On Poetry and Autumn

Puddles at Dawn, 19 May 2021. Copyright 2021 Forgotten Fields. All rights reserved.
Another autumn morning dawns in the Overberg. Little frogs click beside the pools and jump into the water as you tread the soggy shores. (Taken 19 May 2021, Apple iPhone 11 Pro)

The South African autumn affords those who venture out upon the hills before sunrise the most ethereal views of the Overberg. Wet with the rains of May, puddles punctuate the paths, lanes and dirt roads—mirrors crudely shaped but polished to perfection, faithfully reflecting the sky.

Surrounded by such beauty, I work diligently at my anthology. Though presently developing “Rietpypie”, I occasionally revisit poems already completed, testing those new ideas that come with re-examination, and thus, “A Batis” returns to the writing desk as I try to improve upon it.

Poetry Publication Progress (2021-05-30)

The Evolution of “The Wind!”

Flock on a Distant Hill
A flock of sheep on a hill in the spring of 2017. Such a scene appears in the recently completed poems.

The Wind Trio

Sometimes, a poem takes on a very different form, once the writing process begins, and the first draft is but a germ. What started as a playful two-stanza composition about the moods of the wind, has through many variations become a meditation on its gentler moments, manifesting itself in three separate poems (a trend of late) bearing no resemblance to the original sketch.1

  1. The original first stanza—incidentally, inspired by a note made whilst working on “Most Sublime” (of which I wrote in “This November”, paragraph 10): “Stroking, playing, flowing, rolling, / Rippling in the grass! // Lapping, skipping, dancing, strolling, / Never where it was!”. The transformation was the result of an image evoked by “To a Wild Flower I”, creating a style more contemplative than gambolling.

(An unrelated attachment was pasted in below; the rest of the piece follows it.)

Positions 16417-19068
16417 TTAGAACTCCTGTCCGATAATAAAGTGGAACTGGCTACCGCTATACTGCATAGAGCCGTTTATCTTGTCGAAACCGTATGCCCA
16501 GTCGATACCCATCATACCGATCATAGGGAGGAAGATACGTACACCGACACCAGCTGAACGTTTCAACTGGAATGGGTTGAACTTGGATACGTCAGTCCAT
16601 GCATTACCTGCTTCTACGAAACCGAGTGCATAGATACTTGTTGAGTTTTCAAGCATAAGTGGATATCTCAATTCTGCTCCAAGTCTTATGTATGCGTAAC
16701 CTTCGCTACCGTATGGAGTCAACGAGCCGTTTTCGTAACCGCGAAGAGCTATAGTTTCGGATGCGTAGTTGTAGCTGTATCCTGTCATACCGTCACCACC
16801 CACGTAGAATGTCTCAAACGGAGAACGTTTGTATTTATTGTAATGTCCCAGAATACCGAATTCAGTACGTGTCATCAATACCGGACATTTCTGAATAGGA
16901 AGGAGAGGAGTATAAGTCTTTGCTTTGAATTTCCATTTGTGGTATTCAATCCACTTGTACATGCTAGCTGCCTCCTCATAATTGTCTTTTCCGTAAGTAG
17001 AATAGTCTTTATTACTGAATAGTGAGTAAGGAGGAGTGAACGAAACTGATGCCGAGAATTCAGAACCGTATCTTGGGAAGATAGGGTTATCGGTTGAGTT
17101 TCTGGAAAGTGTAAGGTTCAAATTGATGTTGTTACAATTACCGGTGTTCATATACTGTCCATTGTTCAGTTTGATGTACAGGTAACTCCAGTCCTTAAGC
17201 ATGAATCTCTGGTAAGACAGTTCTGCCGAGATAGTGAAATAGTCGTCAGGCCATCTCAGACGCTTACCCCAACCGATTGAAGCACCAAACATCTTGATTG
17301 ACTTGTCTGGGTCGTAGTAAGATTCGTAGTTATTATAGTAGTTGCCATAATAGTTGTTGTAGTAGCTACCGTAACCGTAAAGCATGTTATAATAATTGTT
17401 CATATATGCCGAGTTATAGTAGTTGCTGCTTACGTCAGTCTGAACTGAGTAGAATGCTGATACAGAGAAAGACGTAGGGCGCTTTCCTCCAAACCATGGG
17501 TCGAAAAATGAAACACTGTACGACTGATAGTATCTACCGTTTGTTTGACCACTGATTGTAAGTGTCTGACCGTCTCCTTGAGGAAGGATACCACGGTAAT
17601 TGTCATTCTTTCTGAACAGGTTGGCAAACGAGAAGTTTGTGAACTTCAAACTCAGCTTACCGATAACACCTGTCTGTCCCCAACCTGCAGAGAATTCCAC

They are, in order of likelihood of inclusion in the anthology: “The Wind at the Wayside”, a delicate reverie on the lightest zephyrs of spring; “On the Wind”, a variation on that subject, drawing on the same imagery; and “Ataraxia”—a word derived from Ancient Greek that refers to a state of serene calmness—a distillation of the aforementioned poems in a single four-line stanza.

Tritoniopsis antholyza, 3 December 2018. Copyright 2018 Forgotten Fields. All rights reserved.
Tritoniopsis antholyza, commonly known as the Rietpypie2 or Bergpypie3, photographed at eventide in December 2018, the beginning of the South African summer.

The Wild Flower Trio

Next is the “Wild Flower Trio”, three poems inspired by floral finds on a heathery mountain slope in the spring of 2018. Four sketches resulted from that indelible excursion of which I wrote in “This December”. It has been two years since then, but the textures, perfumes, sights and sounds are vivid within me as I slowly move my thoughts to “Rietpypie”2, the first of the set.

  1. “Rietpypie” is Afrikaans for “little reed pipe” (pronounced “Rietpaypy” with a trilled [R]).
  2. “Bergpypie” is Afrikaans for “little mountain pipe” (pronounced “behRCHpaypy” with a trilled [R], the guttural [CH] sound in “loch”(not the [ck] in “lock”) and the [i] in “did”).

Poetry Publication Progress (2021-04-27)

“Little Evening Lily” is complete!

Aandpypie (Gladiolus liliaceus), 19 October 2018. Copyright 2018 Forgotten Fields. All rights reserved.
The wildflower, Gladiolus liliaceus. Taken 19 October 2018.

“To a Wild Flower”, previously “Little Evening Lily”, is complete! What began as a single sketch—an ode to my beloved Gladiolus liliaceus in all its incarnations—has blossomed into three separate poems: I. “Lovely Wayside Lily”, II. “There Is No Other Lily . . .” and III. “Wondrous Afrikaner”.

As expected, it took four months to develop the three variations, each dwelling in short and simple lines upon those aspects of the flower that charm me most. I am content that I have poured into the stanzas my naïve appreciation of the flower’s beauty and eagerly await September that I may recite to it my laudations.

Next, I shall develop “The Wind!”, a sketch outlined in November 2018, one of several compositions on the titular theme. Wild flowers, birds, beasts, hills, fields and the wind: these move me to verse! For the moments when they leave me speechless, I write poems bursting with praise.

Poetry Publication Progress (2021-03-13)